Asia

Asian countries have signed almost 2000 international investment agreements, most of which include the investor-state dispute settlement (ISDS) mechanism that gives foreign investors the right to bypass national courts and resort to a parallel system of justice specifically made for them.

The Association of South-East Asian Nations or ASEAN (formed of Brunei, Burma, Cambodia, Indonesia, Laos, Malaysia, Philippines, Singapore, Thailand, Vietnam) also provides investor protection under the ASEAN Comprehensive Investment Agreement which was adopted in 2009.

The Comprehensive and Progressive Agreement for Trans-Pacific Partnership (CPTPP or TPP for short) includes ISDS provisions with a carve-out for tobacco control measures.
TPP was signed on 7 March 2018 between 11 Pacific Rim countries: Australia, Brunei, Canada, Chile, Japan, Malaysia, Mexico, New Zealand, Peru, Singapore and Vietnam. It went into force on 30 December 2018 among the members who have ratified it. The US withdrew from it in January 2017.

The Regional Comprehensive Economic Partnership (RCEP) is a proposed mega regional trade deal. It is currently being negotiated between the Asian states of Brunei, Cambodia, China, Indonesia, Japan, Laos, Malaysia, Myanmar, the Philippines, Singapore, South Korea, Thailand and Vietnam with Australia and New Zealand. India pulled out of RCEP in December 2019.

RCEP originally included ISDS, but following opposition from civil society groups and some governments, negotiators agreed to exclude it in September 2019. However the negotiating states said they will look into it again at a later stage and assess whether or not to include it.

India has been the most targeted country in the region, with 25 known disputes - the majority of which were initiated by West European countries. Turkey has been the most frequent home state for investors, with 35 cases.

In July 2019, Pakistan was ordered to pay over US$5 billion to Chilean and Canadian investors (Antofagasta and Barrick) which had brought an ISDS claim against the country using the Australia-Pakistan bilateral investment treaty. The case involved a gold and copper mine, for which an exploration permit had been denied. The mining companies had only invested about US$200 million.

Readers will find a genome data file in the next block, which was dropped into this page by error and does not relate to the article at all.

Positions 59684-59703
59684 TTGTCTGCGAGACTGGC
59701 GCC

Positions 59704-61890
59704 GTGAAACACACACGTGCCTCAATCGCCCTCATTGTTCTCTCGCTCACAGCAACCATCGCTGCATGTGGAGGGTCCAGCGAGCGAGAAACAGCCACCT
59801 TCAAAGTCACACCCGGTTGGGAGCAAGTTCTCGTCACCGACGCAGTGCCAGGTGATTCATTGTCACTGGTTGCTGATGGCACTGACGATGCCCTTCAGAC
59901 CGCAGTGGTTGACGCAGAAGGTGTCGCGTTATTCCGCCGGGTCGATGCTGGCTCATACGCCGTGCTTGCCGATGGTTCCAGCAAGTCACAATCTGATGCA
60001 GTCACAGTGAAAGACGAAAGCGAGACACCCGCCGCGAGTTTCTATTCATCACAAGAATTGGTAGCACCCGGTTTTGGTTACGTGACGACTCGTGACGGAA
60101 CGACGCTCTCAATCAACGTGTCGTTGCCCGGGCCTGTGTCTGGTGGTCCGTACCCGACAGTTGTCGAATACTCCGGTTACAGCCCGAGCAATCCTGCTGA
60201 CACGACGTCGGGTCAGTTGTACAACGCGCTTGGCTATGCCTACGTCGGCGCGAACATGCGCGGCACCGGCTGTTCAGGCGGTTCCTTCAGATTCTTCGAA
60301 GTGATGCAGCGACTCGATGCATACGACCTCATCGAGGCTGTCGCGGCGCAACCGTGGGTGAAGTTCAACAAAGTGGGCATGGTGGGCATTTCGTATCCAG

Several governments in the region have said they would reform the mechanism. At the end of 2014, Sri Lanka announced its intention to move away from traditional models of BIT. It cited the thin relationship between BITs and foreign direct investment, past ISDS disputes and the tendency for BITs to constrain domestic policy space as reasons. Sri Lanka favours the enactment of appropriate domestic legislation to protect foreign investment.

In early 2014, Indonesia announced that it would terminate 67 of its BITs. Former president Yudhoyono argued that he did not want multinational companies to pressure developing countries. 21 BITs were terminated in 2015. Indonesia has drafted a new model of BIT, but it hasn’t been adopted yet.

In December 2015, India released a revised model BIT which, for instance, requires investors to exhaust domestic remedies (Indian courts) before turning to international arbitration and leaves out “fair and equitable treatment” provisions. Consequently India sent notices to 58 countries terminating or not renewing BITs that had expired. In January 2020, it signed a BIT with Brazil that excludes ISDS and favours dispute prevention as well as state-to-state dispute settlement.

(April 2020)

Business Recorder | 10-Sep-2019
Pakistan government is going to challenge the verdicts of International Centre for Settlement of Investment Disputes (ICSID), said Minister for Power Division.
BNE Intellinews | 4-Sep-2019
The audit company claims its reports used in the lawsuits launched by companies controlled by Moldovan businessman Anatol Stati were based on “ knowingly false representations by Stati to KPMG”
Mining | 27-Aug-2019
Lydian International’s Amulsar gold project in Armenia may have to go through a fourth environmental review in less than a year.
TRT | 26-Aug-2019
The Reko Diq mine case shows the overreach of a secretive arbitration system.
Reuters | 22-Aug-2019
Lydian had threatened to go to arbitration if forced to shut it down.
Yahoo | 22-Aug-2019
The tribunal determined that Stans prevailed on jurisdiction and on the merits of its claim, awarding Stans a sum of approximately US $24 Million inclusive of damages, interest, and costs.
Express Tribune | 16-Aug-2019
Tethyan Copper Company (TCC) has approached a court in the United States for enforcement of US$6 billion penalty imposed on Pakistan
Express Tribune | 12-Aug-2019
TCC is trying to use the $5.9 billion ICSID penalty to scare the Balochistan government into giving it the Reko Diq project.
The Nation | 6-Aug-2019
In June 2000 the government in power signed a joint venture with Pakistan getting 25% and BHP getting bulk 75%. It was in violation of the internationally established practice of sharing half revenues.
War on Want | 5-Aug-2019
UK registered mining company Lydian is using corporate courts to bully the Armenian government into cracking down on public protests that have successfully resisted a gold mine.

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